In October 2012, Dickson Wright appeared on Fieldsports Britain to discuss badgers and their nutritional value, saying: "There's going to be a cull, so rather than just throw them in the landfill site, why not eat them?"[24] In November 2012, she presented a short BBC4 TV series on the history of the British breakfast, lunch and dinner. She was a supporter of the Conservative Party[25][26] and lived in Inveresk, Scotland.[27]

Death[edit]

She was hospitalised from the start of 2014, and died in the Edinburgh Royal Infirmary on 15 March 2014 from an undisclosed illness which led to her death from pneumonia. [28] [17][29]

Her funeral mass was held in Edinburgh at St Mary's Cathedral on 7 April, after which she was cremated.[30]

Books[edit]

Audio Books[edit]

Forwards Written by[edit]

Television[edit]

  • Grow Your Greens, Eat Your Greens (1993, 1 episode)
  • In the National Trust - Chinese Silk Wallpaper (1 February 1995)
  • Two Fat Ladies (1996-1999, 24 episodes) (With Jennifer Paterson)
  • The End of the Year Show (31 December 1996) (With Jennifer Paterson)
  • All Over The Shop (8 January 1997) (With Jennifer Paterson)
  • Songs of Praise: Food Praise (9 February 1997: Bournville) (With Jennifer Paterson)
  • Comedy Zone (27 February 1997) (With Jennifer Paterson)
  • The Rosie O'Donnell Show (23 September 1997) (With Jennifer Paterson)
  • The Tonight Show with Jay Leno (24 September 1997) (With Jennifer Paterson)
  • Edinburgh Nights (18 August 1997)
  • Clive Anderson All Talk (September 1997) (With Jennifer Paterson)
  • The End of the Year Show (31 December 1997) (With Jennifer Paterson)
  • Live! with Regis and Kathie Lee (18 February 1998) (With Jennifer Paterson)
  • Good Morning America (20 February 1998) (With Jennifer Paterson)
  • In the Kitchen With Bob (21 February 1998) (With Jennifer Paterson) (QVC on The Shopping Network)
  • Edinburgh Nights (28 August 1998)
  • Organic Food Awards (28 October 1998) (With Jennifer Paterson)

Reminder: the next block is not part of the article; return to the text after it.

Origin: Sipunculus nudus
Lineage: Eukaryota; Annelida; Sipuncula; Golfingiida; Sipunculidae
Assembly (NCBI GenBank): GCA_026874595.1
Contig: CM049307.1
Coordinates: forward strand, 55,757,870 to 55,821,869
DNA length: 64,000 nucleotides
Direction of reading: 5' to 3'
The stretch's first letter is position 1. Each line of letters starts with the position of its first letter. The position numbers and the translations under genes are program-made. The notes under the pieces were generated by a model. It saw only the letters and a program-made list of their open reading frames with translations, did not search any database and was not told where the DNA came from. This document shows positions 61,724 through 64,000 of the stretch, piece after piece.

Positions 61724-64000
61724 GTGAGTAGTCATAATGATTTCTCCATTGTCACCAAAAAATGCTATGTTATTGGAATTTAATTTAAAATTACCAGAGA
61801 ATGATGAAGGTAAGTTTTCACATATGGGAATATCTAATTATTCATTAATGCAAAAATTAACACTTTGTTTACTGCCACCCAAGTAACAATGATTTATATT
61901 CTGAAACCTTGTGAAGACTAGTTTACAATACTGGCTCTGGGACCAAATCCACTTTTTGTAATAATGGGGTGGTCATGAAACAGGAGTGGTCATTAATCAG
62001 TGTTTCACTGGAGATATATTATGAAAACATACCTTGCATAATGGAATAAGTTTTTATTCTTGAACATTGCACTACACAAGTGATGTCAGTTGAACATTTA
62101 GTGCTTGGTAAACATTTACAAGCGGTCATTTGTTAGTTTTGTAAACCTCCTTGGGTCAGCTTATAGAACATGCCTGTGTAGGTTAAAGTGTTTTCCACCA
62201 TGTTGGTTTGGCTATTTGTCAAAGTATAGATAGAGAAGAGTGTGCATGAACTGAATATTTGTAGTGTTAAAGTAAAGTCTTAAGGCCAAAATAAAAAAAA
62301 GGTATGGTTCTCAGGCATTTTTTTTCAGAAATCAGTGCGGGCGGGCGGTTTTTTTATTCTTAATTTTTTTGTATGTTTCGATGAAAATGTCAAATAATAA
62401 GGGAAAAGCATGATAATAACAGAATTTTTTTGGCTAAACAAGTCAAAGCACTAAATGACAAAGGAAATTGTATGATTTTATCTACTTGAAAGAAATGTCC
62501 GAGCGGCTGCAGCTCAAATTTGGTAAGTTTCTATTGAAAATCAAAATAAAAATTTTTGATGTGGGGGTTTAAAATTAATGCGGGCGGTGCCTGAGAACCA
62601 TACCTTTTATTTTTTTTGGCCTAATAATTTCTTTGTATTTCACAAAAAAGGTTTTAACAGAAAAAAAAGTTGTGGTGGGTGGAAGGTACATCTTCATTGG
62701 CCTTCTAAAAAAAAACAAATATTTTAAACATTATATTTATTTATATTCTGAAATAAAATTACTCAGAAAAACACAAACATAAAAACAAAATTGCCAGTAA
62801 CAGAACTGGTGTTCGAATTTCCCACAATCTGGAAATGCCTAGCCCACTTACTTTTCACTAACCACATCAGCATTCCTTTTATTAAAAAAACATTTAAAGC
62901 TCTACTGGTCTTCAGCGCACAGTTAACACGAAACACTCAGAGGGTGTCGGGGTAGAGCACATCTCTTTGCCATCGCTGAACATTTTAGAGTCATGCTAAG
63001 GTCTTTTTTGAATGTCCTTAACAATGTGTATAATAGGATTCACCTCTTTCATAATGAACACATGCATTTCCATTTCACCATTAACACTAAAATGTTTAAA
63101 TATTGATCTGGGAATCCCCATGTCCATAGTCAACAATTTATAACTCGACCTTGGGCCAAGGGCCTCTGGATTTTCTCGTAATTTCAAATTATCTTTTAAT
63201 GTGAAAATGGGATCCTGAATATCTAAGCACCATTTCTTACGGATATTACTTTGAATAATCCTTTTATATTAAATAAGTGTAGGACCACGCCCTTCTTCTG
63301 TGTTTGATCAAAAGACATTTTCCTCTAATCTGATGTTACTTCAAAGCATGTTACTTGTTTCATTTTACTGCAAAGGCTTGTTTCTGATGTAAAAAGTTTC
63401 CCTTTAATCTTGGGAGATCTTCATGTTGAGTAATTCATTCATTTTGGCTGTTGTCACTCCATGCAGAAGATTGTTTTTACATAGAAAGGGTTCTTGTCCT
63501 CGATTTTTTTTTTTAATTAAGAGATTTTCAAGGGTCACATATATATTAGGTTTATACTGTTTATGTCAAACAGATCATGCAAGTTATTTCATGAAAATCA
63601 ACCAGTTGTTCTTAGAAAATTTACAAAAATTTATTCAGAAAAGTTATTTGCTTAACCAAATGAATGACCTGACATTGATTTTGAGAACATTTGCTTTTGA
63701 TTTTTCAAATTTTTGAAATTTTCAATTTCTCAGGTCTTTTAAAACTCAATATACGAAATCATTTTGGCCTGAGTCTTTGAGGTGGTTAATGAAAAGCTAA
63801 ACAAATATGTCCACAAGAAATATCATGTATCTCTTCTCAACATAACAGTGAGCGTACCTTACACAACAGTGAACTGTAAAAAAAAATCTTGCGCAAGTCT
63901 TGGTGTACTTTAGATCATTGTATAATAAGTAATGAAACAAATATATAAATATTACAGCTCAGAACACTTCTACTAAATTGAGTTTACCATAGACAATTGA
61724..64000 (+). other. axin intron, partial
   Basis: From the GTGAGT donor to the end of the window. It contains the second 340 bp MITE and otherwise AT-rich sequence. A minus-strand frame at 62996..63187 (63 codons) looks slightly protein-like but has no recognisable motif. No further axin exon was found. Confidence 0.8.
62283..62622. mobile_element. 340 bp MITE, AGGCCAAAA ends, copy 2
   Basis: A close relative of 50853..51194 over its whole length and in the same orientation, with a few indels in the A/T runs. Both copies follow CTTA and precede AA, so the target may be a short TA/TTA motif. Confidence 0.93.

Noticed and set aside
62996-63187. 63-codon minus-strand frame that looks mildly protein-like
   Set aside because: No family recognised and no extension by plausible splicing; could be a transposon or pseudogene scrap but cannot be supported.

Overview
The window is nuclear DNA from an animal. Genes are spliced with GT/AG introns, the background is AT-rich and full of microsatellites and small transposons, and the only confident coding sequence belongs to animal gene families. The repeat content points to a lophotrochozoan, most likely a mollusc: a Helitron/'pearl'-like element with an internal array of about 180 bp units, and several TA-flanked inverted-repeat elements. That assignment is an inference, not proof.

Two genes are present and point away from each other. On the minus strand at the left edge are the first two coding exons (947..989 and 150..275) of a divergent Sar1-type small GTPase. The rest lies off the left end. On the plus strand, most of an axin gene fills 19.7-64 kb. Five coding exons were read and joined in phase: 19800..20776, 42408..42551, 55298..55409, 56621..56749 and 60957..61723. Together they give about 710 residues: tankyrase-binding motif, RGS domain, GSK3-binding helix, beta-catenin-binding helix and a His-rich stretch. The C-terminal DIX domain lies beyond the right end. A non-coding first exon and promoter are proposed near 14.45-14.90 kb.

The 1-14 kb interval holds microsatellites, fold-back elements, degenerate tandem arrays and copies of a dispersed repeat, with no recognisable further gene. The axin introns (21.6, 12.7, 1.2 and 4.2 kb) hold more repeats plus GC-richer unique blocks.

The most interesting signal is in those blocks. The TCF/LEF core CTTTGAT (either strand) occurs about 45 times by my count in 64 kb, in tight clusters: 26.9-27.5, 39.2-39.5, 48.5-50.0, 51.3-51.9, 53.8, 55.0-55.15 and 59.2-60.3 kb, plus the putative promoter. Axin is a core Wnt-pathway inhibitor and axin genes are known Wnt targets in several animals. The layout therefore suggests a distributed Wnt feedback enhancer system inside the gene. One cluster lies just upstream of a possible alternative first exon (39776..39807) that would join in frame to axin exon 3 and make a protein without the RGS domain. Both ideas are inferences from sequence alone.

• Question Time (1998-2003, 4 episodes)
  • Sophie Grigson's Herbs (3 March 1999)
  • Have I Got News for You (7 May 1999) (Hosted by Angus Deayton)
  • Mark Lamarr Leaving the 20th Century (8 August 1999)
  • Sophie Grigson's Herbs (17 August 1999)
  • Loose Women (1999-2012, 4 episodes)
  • Songs of Praise (12 December 1999: ADVENT 3:CHRISTMAS IS COMING)
  • Parkinson (28 January 2000)
  • Pass It On (20 March 2000) (27 March 2000)
  • Celebrity Rehab (19 July 2000)
  • Clarissa and The Countryman (2000-2003, 24 episodes) With Johnny Scott
  • Live Talk (7 November 2000) With Johnny Scott
  • Ruby (8 November 2000) With Johnny Scott
  • Friends for Dinner - Friends for Christmas Dinner (20 December 2000)
  • Breakfast with Frost (27 May 2001) With Johnny Scott
  • Holiday (29 October 2001)
  • Fifty Places to See Before You Die (10 November 2002)
  • Saturday Kitchen Live (31 May 2003)
  • Absolutely Fabulous (Episode: Huntin', Shootin' & Fishin, (7 November 2003)
  • The Nation's Favourite Christmas Food (18 December 2003)
  • One Man and His Dog (29 December 2003)
  • Today with Des and Mel (11 December 2003; 14 January 2004)
  • Britain's Best Sitcom (Open All Hours 6 March 2004, Live Final 27 March 2005)
  • Happy Birthday BBC Two (20 April 2004)
  • The Wright Stuff (2004-2011, 4 episodes)
  • GMTV (16 September 2004)
  • Art School (2005, 6 episodes)
  • Countdown (5 episodes from 16-20 February 2006)
  • Latest Show (28 March 2006)
  • Hannah Glasse: The First Domestic Goddess (30 Jun 2006)
  • Test the Nation: The National IQ Test 2006 (2 September 2006)
  • Balderdash & Piffle (2006-2007, 2 episodes)
  • The New Paul O'Grady Show (29 November 2007)
  • Clarissa and the King's Cookbook (7 May 2008)
  • The One Show (2008-2010, 2 episodes)
  • The Alan Titchmarsh Show (28 September 2009)
  • The Big Food Fight (29 September 2009)
  • Victoria Wood: Seen on TV (21 December 2009)
  • Mr Pepys's Diary (11 January 2010)
  • Newsnight at 30 (23 January 2010)
  • The Michael Ball Show (13 September 2010)
  • Fern Britton Meets Clarissa Dickson Wright (5 December 2010)
  • Welly Telly: The Countryside on Television (29 May 2011)
  • The Great British Food Revival (2011-2013, 3 episodes)
  • Meet The Author: Festive cooks (21 December 2011)
  • Roundhead or Cavalier: Which One Are You? (15 May 2012)
  • Breakfast, Lunch and Dinner (2012, 3 episodes)
  • Fieldsports Britain (October 2012)
  • The One Show (29 November 2012)
  • Victoria Wood's Nice Cup of Tea (2013, 2 episodes)
  • Celebrity Eggheads (13 December 2013)
  • How to Get Ahead at Medieval Court (11 March 2014)

DVD release[edit]

The Two Fat Ladies DVD set contains a 40-minute BBC tribute to Paterson that aired in 2004. The DVD box set was released in the United States of America in July 2008. The Acorn Media release contains all 24 episodes across four discs. The show had been released in Britain as a Region 2 DVD set.